The Annals of Applied Statistics
- Ann. Appl. Stat.
- Volume 7, Number 1 (2013), 523-542.
Joint and individual variation explained (JIVE) for integrated analysis of multiple data types
Research in several fields now requires the analysis of data sets in which multiple high-dimensional types of data are available for a common set of objects. In particular, The Cancer Genome Atlas (TCGA) includes data from several diverse genomic technologies on the same cancerous tumor samples. In this paper we introduce Joint and Individual Variation Explained (JIVE), a general decomposition of variation for the integrated analysis of such data sets. The decomposition consists of three terms: a low-rank approximation capturing joint variation across data types, low-rank approximations for structured variation individual to each data type, and residual noise. JIVE quantifies the amount of joint variation between data types, reduces the dimensionality of the data and provides new directions for the visual exploration of joint and individual structures. The proposed method represents an extension of Principal Component Analysis and has clear advantages over popular two-block methods such as Canonical Correlation Analysis and Partial Least Squares. A JIVE analysis of gene expression and miRNA data on Glioblastoma Multiforme tumor samples reveals gene–miRNA associations and provides better characterization of tumor types.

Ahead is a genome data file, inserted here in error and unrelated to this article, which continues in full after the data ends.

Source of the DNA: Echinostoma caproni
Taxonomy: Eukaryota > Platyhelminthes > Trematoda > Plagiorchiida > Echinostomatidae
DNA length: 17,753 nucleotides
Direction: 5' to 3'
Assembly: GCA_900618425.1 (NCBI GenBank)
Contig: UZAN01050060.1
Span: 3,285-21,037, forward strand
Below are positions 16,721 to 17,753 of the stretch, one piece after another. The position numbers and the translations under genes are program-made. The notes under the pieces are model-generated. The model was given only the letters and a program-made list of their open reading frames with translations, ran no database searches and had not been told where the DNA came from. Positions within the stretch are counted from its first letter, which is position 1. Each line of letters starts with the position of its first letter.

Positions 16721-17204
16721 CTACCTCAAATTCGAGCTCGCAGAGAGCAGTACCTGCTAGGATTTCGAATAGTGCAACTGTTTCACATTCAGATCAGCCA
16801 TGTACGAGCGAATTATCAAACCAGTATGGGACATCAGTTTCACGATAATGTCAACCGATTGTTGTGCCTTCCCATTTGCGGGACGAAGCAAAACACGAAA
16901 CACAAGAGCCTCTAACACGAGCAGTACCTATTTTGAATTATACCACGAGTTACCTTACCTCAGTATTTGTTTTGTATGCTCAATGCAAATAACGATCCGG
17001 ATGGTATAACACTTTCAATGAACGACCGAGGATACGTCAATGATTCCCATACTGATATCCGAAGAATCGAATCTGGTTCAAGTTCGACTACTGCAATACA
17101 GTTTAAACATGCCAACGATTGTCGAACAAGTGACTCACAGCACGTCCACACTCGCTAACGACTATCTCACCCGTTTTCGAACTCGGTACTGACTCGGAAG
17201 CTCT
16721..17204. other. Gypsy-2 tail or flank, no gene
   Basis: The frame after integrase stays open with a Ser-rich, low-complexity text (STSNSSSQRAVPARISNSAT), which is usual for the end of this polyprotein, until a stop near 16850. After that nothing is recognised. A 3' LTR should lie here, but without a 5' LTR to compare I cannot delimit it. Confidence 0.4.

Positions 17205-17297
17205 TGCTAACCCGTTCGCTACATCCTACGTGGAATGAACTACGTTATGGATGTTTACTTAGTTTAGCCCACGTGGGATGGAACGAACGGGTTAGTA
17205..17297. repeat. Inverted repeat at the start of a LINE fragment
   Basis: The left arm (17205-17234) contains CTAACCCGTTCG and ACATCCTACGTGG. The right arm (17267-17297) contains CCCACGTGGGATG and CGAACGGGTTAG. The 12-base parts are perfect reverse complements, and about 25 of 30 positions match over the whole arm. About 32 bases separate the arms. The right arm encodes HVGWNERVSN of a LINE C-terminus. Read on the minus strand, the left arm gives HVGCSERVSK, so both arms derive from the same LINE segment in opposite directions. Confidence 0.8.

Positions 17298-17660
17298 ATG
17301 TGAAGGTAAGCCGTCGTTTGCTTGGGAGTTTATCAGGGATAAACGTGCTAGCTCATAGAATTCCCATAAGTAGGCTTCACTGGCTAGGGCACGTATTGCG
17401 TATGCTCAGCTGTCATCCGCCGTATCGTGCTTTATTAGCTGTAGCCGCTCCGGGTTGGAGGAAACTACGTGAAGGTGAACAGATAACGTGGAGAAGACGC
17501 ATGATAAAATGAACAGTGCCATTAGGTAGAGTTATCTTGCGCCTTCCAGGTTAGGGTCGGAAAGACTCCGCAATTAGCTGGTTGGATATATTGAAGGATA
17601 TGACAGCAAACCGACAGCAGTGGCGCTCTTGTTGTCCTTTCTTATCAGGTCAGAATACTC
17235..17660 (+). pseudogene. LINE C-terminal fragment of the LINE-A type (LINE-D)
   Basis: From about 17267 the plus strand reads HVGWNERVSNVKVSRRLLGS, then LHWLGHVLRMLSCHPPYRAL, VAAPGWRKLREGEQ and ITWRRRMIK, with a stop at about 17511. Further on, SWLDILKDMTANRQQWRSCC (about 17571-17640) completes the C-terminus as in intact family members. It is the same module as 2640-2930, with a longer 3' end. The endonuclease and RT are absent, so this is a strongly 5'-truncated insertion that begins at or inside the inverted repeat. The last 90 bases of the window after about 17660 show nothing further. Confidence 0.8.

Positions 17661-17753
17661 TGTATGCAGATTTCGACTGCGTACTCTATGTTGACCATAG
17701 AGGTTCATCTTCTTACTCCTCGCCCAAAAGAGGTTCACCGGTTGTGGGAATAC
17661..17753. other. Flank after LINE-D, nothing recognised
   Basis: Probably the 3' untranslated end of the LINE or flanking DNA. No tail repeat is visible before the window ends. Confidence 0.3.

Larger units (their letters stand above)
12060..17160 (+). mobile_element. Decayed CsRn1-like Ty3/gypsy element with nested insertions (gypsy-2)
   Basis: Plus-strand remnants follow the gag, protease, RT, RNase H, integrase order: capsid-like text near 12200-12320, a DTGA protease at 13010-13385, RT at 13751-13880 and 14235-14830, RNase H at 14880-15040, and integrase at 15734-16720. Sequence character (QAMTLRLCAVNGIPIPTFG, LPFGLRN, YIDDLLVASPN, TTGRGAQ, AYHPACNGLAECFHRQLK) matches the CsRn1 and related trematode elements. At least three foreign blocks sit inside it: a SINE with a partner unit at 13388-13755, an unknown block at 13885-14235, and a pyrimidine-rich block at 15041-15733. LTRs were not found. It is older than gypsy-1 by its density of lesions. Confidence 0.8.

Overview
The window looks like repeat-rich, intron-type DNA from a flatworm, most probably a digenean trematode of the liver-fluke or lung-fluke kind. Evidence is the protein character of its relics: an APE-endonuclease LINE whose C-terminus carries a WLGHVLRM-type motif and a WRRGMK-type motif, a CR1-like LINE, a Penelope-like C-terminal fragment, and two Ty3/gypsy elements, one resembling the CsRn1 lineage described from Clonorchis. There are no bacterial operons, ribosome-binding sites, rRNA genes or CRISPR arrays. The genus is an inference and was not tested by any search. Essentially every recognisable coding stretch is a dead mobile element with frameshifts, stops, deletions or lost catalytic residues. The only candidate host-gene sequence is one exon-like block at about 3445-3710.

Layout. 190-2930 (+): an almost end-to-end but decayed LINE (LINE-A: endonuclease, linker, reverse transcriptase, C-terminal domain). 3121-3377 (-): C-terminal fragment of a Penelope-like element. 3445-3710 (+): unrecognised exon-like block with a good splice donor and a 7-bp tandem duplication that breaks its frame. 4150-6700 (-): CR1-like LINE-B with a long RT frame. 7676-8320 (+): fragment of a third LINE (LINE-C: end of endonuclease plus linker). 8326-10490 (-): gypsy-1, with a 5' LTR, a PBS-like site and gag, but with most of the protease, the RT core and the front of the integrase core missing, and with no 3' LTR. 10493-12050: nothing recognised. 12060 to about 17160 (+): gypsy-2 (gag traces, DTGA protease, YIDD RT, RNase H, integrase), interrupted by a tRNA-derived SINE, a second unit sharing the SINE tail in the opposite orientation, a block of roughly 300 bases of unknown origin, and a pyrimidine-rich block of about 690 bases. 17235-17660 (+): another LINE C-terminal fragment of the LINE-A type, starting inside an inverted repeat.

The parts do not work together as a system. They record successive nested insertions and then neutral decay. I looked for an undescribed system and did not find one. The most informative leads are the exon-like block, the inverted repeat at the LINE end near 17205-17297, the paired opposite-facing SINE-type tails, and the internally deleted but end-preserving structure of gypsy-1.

Data and software are available at https://genome.unc.edu/jive/.
Ann. Appl. Stat., Volume 7, Number 1 (2013), 523-542.
First available in Project Euclid: 9 April 2013
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Lock, Eric F.; Hoadley, Katherine A.; Marron, J. S.; Nobel, Andrew B. Joint and individual variation explained (JIVE) for integrated analysis of multiple data types. Ann. Appl. Stat. 7 (2013), no. 1, 523--542. doi:10.1214/12-AOAS597. https://projecteuclid.org/euclid.aoas/1365527209
- Supplementary material: Additional Material. The supplementary article Lock et al. (2012) provides additional details and further validation of the JIVE method. This includes: A proof concerning the existence and uniqueness of the decomposition. A description of the permutation approach to rank selection. Pseudocode for the algorithm. A discussion of computing time and efficiency. A discussion of invariance properties. Results from the application of JIVE to many diverse simulated data sets.